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What's in your garden, Fallbrook?


Last updated 11/30/2019 at 10:37pm

Macadamia nuts are hard-shelled and require a special tool to crack them open.

Maggie Stewart

Special to Village News

Thanksgiving photos often show a turkey, a cornucopia filled with fruits and vegetables, smiling faces around a table full of food. It speaks of tradition, history and a new addition to their story.

It's a day where people do what they do every day. They make a meal; they eat. Sometimes they're alone, with family or possibly with friends. What makes Thanksgiving so special? It's a day when ordinary things become a public commemoration, an American holiday. The name itself is beautiful, thanks giving.

No matter where people come from, they bring their traditions. They bow their heads and give thanks for what is before them, grateful for time spent together. My family sets a plate for those who have walked with us but are no longer here; the mother, father, sister, brother, son, uncle, auntie, friend or cherished loved one who is alive in our hearts. They are a reminder of our past and our history. Today is the middle of the story; the one that is to be continued.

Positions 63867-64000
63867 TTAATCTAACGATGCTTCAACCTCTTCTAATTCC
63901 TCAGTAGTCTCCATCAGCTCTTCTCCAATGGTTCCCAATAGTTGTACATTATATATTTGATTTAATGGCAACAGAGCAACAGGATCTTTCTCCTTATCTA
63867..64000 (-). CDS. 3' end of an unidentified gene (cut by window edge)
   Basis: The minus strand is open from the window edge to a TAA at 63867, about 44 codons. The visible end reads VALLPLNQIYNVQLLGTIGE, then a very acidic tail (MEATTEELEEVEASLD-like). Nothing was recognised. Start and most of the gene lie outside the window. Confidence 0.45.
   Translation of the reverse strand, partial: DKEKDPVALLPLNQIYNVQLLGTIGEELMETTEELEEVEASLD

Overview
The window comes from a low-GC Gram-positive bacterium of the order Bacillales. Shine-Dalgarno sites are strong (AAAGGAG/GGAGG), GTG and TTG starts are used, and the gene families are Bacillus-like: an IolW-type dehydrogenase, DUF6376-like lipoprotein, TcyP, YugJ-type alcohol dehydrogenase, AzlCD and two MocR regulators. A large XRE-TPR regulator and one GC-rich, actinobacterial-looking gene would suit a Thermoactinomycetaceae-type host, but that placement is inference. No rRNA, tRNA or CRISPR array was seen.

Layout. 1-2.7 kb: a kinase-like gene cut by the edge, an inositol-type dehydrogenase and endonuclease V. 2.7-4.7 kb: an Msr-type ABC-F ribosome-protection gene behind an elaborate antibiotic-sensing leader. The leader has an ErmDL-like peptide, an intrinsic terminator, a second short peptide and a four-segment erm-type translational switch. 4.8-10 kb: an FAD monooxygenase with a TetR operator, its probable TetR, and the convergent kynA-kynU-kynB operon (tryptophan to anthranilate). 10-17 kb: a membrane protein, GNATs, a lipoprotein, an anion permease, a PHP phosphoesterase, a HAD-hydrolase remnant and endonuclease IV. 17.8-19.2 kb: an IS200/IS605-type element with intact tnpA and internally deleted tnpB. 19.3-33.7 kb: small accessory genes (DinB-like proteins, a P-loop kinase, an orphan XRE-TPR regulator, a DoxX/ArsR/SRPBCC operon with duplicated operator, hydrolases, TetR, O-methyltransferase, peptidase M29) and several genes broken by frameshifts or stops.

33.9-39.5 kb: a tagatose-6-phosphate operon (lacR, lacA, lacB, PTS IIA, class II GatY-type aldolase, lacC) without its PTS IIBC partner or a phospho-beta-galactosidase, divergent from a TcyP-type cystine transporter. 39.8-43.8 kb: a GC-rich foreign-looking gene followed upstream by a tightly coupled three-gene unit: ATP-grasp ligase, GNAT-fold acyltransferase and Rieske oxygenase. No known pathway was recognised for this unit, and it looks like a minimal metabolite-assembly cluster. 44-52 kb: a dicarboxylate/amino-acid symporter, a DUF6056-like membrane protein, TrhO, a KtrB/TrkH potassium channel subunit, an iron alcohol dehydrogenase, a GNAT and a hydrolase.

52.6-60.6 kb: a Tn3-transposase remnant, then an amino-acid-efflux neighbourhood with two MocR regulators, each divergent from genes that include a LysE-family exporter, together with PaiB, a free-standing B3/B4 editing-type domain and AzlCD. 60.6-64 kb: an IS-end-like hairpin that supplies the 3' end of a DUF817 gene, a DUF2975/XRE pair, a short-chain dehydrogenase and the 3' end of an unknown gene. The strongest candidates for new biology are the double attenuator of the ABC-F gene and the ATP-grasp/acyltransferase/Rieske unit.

My parents and siblings were immigrants. I am not certain when they adopted Thanksgiving, but it seems that our family always celebrated this day.

The meal was very traditional and simple, turkey, mashed potatoes and green beans. Forty years later, the family moved to Fallbrook and things started to change.

Turkey? Check! Two of them smoked on the deck, with the aroma so compelling, no one arrives late. Mashed potatoes? Check! Lots of butter and even more garlic. Stuffing and gravy? Check! Then the oh so special Fallbrook addition, garnet mashed yams with jalapeños and crushed macadamia nuts from the backyard tree and broccoli slaw are made with ingredients from the local farmers market.

Chocolate covered mac nut clusters make a delicious dessert.

Dessert? Apple, pumpkin pie and again those macadamia nuts all covered in chocolate. I can't forget the Fuyu persimmons and dragon fruit from the grove. Oops, I almost forgot the cranberries, cooked with orange juice and zest from the orange trees. Family and friends who travel from afar remark on the bountiful backyard and glorious feast before them. They tell me I live in God's country. I smile and agree.

My ordinary day has become extraordinary. Please remember to thank and honor those who are still protecting us and our tradition. Thank you, America. Thank you, Fallbrook. May your day be blessed and memorable.

Maggie Stewart works for CR Properties Real Estate Services and is a family farm-to-table specialist. She can be reached at (760) 703-4788.


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